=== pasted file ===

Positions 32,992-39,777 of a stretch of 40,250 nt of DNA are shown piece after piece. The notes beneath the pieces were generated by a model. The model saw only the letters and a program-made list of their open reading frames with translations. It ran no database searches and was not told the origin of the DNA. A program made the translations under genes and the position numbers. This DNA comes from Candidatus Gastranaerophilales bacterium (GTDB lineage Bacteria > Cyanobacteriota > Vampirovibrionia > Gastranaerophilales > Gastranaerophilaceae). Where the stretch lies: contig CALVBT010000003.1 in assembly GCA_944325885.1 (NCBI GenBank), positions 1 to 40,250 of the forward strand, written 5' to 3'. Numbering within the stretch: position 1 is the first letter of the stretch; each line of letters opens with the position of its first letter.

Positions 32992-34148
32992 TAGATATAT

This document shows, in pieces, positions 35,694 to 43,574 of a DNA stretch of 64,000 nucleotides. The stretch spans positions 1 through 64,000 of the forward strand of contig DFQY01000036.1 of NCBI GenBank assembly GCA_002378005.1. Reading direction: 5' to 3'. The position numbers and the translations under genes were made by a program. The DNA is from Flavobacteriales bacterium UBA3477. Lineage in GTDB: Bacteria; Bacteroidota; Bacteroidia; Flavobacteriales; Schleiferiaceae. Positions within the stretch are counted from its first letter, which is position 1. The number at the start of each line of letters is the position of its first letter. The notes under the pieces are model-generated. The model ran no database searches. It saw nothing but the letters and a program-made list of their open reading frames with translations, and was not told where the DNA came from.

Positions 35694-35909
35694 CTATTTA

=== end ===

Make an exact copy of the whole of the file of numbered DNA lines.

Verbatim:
Positions 32,992-39,777 of a stretch of 40,250 nt of DNA are shown piece after piece. The notes beneath the pieces were generated by a model. The model saw only the letters and a program-made list of their open reading frames with translations. It ran no database searches and was not told the origin of the DNA. A program made the translations under genes and the position numbers. This DNA comes from Candidatus Gastranaerophilales bacterium (GTDB lineage Bacteria > Cyanobacteriota > Vampirovibrionia > Gastranaerophilales > Gastranaerophilaceae). Where the stretch lies: contig CALVBT010000003.1 in assembly GCA_944325885.1 (NCBI GenBank), positions 1 to 40,250 of the forward strand, written 5' to 3'. Numbering within the stretch: position 1 is the first letter of the stretch; each line of letters opens with the position of its first letter.

Positions 32992-34148
32992 TAGATATAT

This document shows, in pieces, positions 35,694 to 43,574 of a DNA stretch of 64,000 nucleotides. The stretch spans positions 1 through 64,000 of the forward strand of contig DFQY01000036.1 of NCBI GenBank assembly GCA_002378005.1. Reading direction: 5' to 3'. The position numbers and the translations under genes were made by a program. The DNA is from Flavobacteriales bacterium UBA3477. Lineage in GTDB: Bacteria; Bacteroidota; Bacteroidia; Flavobacteriales; Schleiferiaceae. Positions within the stretch are counted from its first letter, which is position 1. The number at the start of each line of letters is the position of its first letter. The notes under the pieces are model-generated. The model ran no database searches. It saw nothing but the letters and a program-made list of their open reading frames with translations, and was not told where the DNA came from.

Positions 35694-35909
35694 CTATTTA